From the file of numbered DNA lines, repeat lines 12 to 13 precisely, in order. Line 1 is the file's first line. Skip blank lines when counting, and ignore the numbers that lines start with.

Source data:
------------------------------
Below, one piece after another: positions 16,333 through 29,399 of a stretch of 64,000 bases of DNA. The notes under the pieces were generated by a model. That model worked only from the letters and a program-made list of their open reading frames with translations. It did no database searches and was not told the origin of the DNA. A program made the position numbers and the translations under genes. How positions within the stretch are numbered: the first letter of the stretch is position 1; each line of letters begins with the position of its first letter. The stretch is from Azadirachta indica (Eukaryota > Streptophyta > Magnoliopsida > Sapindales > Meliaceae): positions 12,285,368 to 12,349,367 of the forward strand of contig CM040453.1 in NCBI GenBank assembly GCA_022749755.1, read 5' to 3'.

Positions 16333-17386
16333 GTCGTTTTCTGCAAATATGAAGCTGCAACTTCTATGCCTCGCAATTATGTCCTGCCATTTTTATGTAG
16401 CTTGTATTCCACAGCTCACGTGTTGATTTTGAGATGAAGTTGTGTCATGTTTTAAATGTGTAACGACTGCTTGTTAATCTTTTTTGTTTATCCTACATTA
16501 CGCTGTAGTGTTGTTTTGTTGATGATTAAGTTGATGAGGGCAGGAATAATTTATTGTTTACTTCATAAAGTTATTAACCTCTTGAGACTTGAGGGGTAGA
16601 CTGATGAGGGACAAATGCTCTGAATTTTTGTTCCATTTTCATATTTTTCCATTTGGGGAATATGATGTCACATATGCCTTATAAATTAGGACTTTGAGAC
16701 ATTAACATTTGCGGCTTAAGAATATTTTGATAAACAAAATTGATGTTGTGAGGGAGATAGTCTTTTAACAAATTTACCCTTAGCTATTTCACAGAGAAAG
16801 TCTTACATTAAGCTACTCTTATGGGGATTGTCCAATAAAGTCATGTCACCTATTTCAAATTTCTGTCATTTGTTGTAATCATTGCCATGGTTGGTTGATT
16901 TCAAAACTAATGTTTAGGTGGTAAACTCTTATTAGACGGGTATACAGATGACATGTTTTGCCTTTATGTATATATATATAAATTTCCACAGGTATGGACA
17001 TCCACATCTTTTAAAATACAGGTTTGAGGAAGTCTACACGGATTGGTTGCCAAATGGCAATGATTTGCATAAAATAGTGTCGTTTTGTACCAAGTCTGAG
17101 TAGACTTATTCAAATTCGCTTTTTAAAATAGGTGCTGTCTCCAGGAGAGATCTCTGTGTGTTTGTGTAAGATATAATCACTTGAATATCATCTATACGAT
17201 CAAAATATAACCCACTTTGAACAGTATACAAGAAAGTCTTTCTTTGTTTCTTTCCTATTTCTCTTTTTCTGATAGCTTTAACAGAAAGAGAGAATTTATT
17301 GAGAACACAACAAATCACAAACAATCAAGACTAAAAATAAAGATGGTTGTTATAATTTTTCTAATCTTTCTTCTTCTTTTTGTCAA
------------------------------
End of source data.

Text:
17201 CAAAATATAACCCACTTTGAACAGTATACAAGAAAGTCTTTCTTTGTTTCTTTCCTATTTCTCTTTTTCTGATAGCTTTAACAGAAAGAGAGAATTTATT
17301 GAGAACACAACAAATCACAAACAATCAAGACTAAAAATAAAGATGGTTGTTATAATTTTTCTAATCTTTCTTCTTCTTTTTGTCAA